Acute massive pulmonary embolism carries a high mortality with the majority of deaths occurring during the early phase. We describe a case of massive pulmonary embolism resulting in severe cardiovascular collapse and cardiac arrest which was treated successfully with inhaled nitric oxide.
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7/223. Congenital long-QT syndrome: a case report illustrating diagnostic pitfalls.

    This article reviews the clinical course of a 10-year-old child with a lifelong history of seizures and congenital deafness who presented after an episode of sudden cardiac arrest secondary to long-QT syndrome-induced torsade de pointes. Jervell-Lange-Nielsen syndrome is a rare cardioauditory syndrome in which affected subjects are susceptible to recurrent syncope and sudden death from ventricular dysrhythmias, usually before the second decade of life. Careful evaluation of suspected subjects is important because of the variability of the QTc interval. Recent research has identified specific gene sequences that encode ion channels responsible for both prolonged QTc interval and deafness. Treatment of symptomatic cardiac disease with beta-blockers in combination with pacemakers and automated internal cardioverter defibrillators can markedly improve quality of life and suppress ventricular dysrhythmias even in the most severely affected subjects. The recent identification of gene sequences identifying some congenital long-QT syndromes may improve screening methods for affected patients and lead to potential therapeutic intervention.
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keywords = death
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8/223. Non-heart-beating organ donation: process and review.

    To combat the national shortage of donor organs and meet the needs of more than 60,000 patients awaiting transplant, many organ procurement organizations have reevaluated non-heart-beating organ donation (NHBD) as one solution. Non-heart-beating donation is the process by which organs are recovered from patients after the pronouncement of death by cardiopulmonary criteria. Recent media reports have misled health care providers to believe that this is a new donation procedure; however, NHBD provided the foundation for modern clinical transplantation. This article describes non-heart-beating donor evaluation criteria, the donation process, associated ethical considerations and the role of the advance practice nurse in assisting families with this end-of-life decision. A case study will be presented followed by a summary of transplant recipient patient and graft survival outcomes.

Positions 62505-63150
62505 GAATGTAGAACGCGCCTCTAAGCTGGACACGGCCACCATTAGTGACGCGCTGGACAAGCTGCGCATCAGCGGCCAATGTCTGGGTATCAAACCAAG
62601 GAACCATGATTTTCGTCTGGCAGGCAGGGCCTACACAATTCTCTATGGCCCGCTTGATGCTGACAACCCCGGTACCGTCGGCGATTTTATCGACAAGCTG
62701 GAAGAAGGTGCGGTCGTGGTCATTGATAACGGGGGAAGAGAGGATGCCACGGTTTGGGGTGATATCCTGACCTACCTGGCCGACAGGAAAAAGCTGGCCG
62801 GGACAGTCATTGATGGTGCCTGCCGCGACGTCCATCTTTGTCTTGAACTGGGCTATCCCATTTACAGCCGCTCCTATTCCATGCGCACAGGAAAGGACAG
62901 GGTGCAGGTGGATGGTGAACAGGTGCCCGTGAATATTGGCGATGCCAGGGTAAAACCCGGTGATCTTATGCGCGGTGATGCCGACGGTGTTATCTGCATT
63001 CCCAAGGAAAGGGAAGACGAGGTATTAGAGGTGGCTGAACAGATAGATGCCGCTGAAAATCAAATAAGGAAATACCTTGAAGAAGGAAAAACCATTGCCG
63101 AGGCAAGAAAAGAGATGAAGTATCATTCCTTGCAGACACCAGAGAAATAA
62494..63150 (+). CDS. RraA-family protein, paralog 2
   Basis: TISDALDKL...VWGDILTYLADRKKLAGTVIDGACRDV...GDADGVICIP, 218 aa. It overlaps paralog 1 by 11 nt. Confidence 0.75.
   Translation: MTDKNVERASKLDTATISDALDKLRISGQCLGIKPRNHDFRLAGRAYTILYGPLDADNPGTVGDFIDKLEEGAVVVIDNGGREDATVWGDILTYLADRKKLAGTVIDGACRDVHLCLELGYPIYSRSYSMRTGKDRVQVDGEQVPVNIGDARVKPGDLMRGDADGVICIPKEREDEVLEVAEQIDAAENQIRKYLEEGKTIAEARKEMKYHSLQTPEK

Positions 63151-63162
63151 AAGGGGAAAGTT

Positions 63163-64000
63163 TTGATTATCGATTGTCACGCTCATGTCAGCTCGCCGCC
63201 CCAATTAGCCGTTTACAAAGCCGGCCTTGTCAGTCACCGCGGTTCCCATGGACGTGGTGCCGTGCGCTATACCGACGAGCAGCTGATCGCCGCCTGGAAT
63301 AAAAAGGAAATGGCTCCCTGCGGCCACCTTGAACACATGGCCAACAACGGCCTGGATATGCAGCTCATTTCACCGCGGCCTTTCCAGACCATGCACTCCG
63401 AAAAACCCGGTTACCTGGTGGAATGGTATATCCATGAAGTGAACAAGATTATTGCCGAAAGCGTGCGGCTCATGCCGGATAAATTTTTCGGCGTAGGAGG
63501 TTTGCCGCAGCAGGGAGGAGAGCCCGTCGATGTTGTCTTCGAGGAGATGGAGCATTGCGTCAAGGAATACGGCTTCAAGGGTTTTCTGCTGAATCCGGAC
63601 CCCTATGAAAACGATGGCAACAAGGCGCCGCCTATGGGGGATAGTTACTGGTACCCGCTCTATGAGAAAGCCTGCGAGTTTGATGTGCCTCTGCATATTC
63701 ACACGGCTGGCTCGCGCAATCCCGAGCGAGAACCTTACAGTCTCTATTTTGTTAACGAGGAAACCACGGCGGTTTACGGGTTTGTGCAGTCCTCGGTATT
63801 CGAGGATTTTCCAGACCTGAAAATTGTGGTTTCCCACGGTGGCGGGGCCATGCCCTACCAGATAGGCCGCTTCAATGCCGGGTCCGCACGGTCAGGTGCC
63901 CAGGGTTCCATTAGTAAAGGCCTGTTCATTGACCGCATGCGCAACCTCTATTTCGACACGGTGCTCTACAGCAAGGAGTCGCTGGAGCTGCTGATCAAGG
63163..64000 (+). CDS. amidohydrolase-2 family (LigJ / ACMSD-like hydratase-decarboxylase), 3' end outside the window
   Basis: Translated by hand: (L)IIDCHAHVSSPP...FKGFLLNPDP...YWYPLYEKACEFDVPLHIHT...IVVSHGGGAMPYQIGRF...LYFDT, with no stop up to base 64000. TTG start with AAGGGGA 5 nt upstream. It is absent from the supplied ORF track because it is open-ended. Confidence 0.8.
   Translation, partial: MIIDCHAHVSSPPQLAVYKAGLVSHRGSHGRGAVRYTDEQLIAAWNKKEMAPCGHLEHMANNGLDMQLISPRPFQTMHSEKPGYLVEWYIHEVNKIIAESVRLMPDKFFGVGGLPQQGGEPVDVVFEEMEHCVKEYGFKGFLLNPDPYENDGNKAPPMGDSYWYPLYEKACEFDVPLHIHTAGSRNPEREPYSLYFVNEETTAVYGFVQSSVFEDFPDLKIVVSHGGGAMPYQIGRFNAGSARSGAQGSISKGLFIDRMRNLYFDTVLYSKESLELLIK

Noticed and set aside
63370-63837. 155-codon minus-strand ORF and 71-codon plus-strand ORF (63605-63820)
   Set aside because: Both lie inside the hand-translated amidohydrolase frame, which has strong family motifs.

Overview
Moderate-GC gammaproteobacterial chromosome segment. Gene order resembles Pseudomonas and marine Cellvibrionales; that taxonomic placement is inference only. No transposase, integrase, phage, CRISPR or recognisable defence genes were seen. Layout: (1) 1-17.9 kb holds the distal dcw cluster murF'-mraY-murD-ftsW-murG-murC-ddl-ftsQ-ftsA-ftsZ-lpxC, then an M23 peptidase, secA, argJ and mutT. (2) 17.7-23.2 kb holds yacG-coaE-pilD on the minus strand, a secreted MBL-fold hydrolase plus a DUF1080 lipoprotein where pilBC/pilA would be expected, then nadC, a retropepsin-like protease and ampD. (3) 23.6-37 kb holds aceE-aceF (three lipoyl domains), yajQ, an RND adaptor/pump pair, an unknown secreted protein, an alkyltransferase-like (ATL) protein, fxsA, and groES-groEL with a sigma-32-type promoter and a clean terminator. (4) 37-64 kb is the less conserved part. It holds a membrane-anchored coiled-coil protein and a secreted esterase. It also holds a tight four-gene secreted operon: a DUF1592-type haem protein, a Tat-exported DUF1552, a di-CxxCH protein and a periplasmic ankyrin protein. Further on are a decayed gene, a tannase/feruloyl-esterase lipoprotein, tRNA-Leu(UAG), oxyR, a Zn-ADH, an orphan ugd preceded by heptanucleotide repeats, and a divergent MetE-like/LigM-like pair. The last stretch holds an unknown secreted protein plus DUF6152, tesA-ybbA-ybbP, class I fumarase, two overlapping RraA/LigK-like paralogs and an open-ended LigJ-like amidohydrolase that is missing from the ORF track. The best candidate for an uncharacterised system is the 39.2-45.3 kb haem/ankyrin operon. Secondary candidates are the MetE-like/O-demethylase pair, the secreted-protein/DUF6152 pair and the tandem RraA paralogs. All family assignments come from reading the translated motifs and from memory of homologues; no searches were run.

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keywords = death
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9/223. Cardiac arrhythmia as initial presentation of aneurysmal subarachnoid hemorrhage.

    Cardiac arrhythmia and sudden death are most frequently caused by preexisting heart disease. Rarely, cardiac arrhythmia is a first symptom of an acute neurological event. We describe a patient with asystole and other cardiac arrhythmias, as initial symptoms of acute aneurysmal subarachnoid hemorrhage. Several aspects of cardiac arrhythmias and acute aneurysmal subarachnoid hemorrhage are discussed.
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10/223. brugada syndrome and sudden cardiac death in children.

    In five children from the same family who died after unexplained cardiac arrest, brugada syndrome syndrome was suspected based on the transient manifestation of the typical electrocardiogram pattern in one of them. A mutation in the cardiac sodium-channel confirmed the diagnosis of brugada syndrome, which suggests that this disease may cause sudden death in children.